Netherlands to Modernize Model BIT
The Netherlands is currently modernizing its model bilateral investment treaty (model BIT) and has recently published the draft of the new model BIT that the government intends to use as a basis for (re-)negotiating their existing and future bilateral investment treaties with non-EU Member States.
Following numerous recent criticisms involving investment protection and investment arbitration, the new draft model BIT is clearly aimed at striking a better balance between the rights and duties of host States, on the one hand, and investors, on the other hand. To this end, the draft model BIT introduces some interesting developments. In particular, it introduces stricter requirements for investors seeking protection.
With respect to investment arbitration, the draft model BIT provides for the following key changes:
– The draft model BIT provides that the arbitral tribunal “shall endeavor to issue its final award within 24 months of the date the claim is submitted” (Article 22(1));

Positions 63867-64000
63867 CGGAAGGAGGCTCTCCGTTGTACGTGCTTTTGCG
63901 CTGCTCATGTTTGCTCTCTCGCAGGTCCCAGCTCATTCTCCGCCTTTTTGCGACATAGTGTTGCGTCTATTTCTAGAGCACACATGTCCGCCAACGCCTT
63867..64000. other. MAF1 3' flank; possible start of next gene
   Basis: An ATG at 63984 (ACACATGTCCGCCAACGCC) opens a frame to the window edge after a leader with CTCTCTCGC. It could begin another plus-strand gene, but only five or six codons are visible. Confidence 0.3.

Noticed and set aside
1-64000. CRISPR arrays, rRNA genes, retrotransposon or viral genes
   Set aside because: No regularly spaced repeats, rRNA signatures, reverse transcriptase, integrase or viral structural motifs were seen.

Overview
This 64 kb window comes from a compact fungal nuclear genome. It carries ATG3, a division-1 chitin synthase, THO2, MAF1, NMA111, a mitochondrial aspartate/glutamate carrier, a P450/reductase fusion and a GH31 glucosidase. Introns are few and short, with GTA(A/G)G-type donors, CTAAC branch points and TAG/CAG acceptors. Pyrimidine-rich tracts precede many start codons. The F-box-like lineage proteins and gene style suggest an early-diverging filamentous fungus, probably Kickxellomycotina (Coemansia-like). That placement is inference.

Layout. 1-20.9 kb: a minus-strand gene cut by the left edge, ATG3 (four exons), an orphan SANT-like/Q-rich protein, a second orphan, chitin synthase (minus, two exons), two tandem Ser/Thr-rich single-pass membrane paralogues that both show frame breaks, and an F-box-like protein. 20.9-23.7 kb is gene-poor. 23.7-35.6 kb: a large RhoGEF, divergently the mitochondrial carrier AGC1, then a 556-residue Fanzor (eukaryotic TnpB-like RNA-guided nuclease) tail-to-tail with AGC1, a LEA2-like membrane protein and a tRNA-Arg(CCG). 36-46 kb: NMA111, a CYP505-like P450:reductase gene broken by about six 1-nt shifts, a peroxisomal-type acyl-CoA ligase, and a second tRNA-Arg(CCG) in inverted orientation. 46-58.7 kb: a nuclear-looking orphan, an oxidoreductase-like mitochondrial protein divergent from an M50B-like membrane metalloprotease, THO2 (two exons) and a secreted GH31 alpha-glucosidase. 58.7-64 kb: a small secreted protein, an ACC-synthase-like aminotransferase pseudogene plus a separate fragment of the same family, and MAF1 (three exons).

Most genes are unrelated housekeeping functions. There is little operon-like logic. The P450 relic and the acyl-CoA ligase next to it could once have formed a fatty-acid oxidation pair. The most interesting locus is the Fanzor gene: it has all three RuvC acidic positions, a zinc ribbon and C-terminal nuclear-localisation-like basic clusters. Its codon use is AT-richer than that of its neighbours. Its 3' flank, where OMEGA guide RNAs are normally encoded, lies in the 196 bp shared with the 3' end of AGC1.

– The arbitration proceedings cannot (in principle) be bifurcated. The arbitral tribunal shall “consider issues of jurisdiction and merits together” (Article 20(9));
– The draft model BIT provides that similar claims can be consolidated (Article 19(7));
– One of the most significant changes brought about by the draft model BIT is the fact that neither the investor nor the host State will be able to appoint their respective arbitrators to the tribunal. The model BIT provides that all members of the arbitral tribunal will be appointed by the Permanent Court of Arbitration (PCA) or by the International Center for the Settlement of Investment Disputes (ICSID);
– The draft model BIT also makes explicitly clear that the provisions on arbitration contained within it will be replaced if and when an international agreement providing for a multilateral investment court enters into force;
The Dutch government launched an online public consultation seeking opinion from civil society on the draft model BIT. The public consultation ended on 18 June 2018. The results of this public consultation will certainly be made public in the coming weeks.
Copyright © 2016 International Litigation Blog.
All Rights Reserved.
Reproduction totale ou partielle interdite.